Dan Grissom - superb vocalist who kept working with bands that hated vocalists.

Two By Dan Grissom With Buddy Harper’s Orchestra – 1948 – Past Daily Nights At The Round Table

Dan Grissom – superb vocalist who kept working with bands that hated vocalists.

Dan Grissom With Buddy Harper’s Band – Jewel Records – 1948 – Gordon Skene Sound Collection –

Two by Dan Grissom tonight – Can’t Sleep and Like A Ship At Sea, featuring Grissom with Buddy Harper’s Orchestra, recorded for Jewel Records in 1948.

Singer and sax player, best known for his association with Jimmie Lunceford. Dan Grissom also played with Duke Ellington. After leaving Lunceford in 1943 he recorded for several small West Coast labels.

Dan Grissom is best-known as a vocalist with the Jimmie Lunceford band, but also sang with Duke Ellington for a half-dozen years and released an occasional single under his own name on labels such as Imperial. Much more impressive from the discographical perspective would be his Lunceford tenure, but a sensitive Grissom might want to hide behind this imposing tower of sides in order to dodge the bad reactions he gets from jazz listeners whose historic quests through the genre inevitably lead them to Lunceford. “Dan Gruesome” was a nickname the vocalist wound up with at the hands jazz purists who disliked vocal material even during the Lunceford heyday, while later critics may have been a trifle more tactful, if no less critical. A typical serving of such commentary includes these sorts of observations: “. . .one can do without the occasional Dan Grissom vocals. . .including some dreary vocal features for Dan Grissom. . .the dated vocals of Dan Grissom.”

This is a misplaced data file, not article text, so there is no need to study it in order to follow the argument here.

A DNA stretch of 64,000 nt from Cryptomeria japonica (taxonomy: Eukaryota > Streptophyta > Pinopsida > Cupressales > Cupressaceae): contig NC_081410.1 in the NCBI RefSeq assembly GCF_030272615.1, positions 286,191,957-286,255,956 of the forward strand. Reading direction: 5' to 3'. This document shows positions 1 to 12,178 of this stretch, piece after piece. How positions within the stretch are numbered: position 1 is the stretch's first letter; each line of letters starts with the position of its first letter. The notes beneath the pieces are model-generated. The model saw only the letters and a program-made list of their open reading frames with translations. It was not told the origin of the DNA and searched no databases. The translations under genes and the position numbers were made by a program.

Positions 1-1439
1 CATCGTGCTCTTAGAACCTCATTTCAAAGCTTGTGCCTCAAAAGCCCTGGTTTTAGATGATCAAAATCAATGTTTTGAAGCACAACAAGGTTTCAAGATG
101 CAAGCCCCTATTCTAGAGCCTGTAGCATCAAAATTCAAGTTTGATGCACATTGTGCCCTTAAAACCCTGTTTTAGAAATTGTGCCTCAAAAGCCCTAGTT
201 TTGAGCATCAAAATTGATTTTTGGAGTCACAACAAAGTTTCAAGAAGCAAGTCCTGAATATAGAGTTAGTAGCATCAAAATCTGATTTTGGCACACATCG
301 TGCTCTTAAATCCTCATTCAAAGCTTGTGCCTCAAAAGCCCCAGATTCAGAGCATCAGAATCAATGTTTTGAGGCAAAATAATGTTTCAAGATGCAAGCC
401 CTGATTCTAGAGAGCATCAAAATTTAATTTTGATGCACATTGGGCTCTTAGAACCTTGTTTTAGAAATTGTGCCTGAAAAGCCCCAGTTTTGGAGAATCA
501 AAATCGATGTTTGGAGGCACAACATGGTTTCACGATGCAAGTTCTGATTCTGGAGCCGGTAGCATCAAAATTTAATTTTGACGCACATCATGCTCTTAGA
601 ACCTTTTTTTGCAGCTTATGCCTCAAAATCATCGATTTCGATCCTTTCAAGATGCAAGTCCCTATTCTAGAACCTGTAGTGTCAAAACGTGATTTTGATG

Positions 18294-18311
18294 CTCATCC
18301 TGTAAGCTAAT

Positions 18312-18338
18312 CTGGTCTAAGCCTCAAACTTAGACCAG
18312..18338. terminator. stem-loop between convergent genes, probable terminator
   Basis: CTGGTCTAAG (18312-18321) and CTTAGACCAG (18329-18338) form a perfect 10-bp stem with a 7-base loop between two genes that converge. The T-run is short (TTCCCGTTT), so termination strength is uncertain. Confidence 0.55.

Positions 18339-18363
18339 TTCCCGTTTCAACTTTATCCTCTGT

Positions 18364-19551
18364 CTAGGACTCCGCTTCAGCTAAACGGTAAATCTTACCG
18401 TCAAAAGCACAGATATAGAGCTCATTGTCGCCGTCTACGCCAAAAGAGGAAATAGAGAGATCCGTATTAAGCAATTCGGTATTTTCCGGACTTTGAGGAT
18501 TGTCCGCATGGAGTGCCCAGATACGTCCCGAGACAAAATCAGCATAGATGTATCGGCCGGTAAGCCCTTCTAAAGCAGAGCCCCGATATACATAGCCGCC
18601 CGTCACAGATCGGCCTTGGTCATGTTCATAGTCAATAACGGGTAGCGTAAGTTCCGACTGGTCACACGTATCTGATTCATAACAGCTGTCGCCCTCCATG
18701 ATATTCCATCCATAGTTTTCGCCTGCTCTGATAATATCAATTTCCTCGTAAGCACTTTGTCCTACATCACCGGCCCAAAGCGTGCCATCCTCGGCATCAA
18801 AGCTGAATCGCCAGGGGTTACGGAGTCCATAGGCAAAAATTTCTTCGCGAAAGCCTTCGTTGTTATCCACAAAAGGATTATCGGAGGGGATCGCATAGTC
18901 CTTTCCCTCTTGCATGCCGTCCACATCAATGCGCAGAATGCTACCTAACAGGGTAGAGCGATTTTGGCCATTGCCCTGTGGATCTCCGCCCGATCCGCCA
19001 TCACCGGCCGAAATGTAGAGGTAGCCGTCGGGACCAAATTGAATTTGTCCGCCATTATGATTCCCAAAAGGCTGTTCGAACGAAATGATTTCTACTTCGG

Actually, Grissom represented a new type of jazz vocalist who came about more because of technological innovations than progressive musical thinking. Around 1933, microphones came into use, allowing singers such as Grissom or the Claude Hopkins frontman Orlando Robeson to carry on over the sound of a full band; neither man had the lungs to belt out lyrics over the top of the band the way pre-microphone “blues shouters” did. There was nothing loud about Grissom’s singing style, described in a survey of Ellington vocalists as displaying “pinched-tones and heavy vibrato.” Actually, he wasn’t the only big-band singer in the Grissom lineage. His uncle Jimmy Grissom also sang with Lunceford, and was just about as busy on records as his nephew, with somewhat less negative critical feedback.

Here are two sides Grissom recorded with the Buddy Harper band for Jewel Records in 1948. Grissom died in Los Angeles in 1963.

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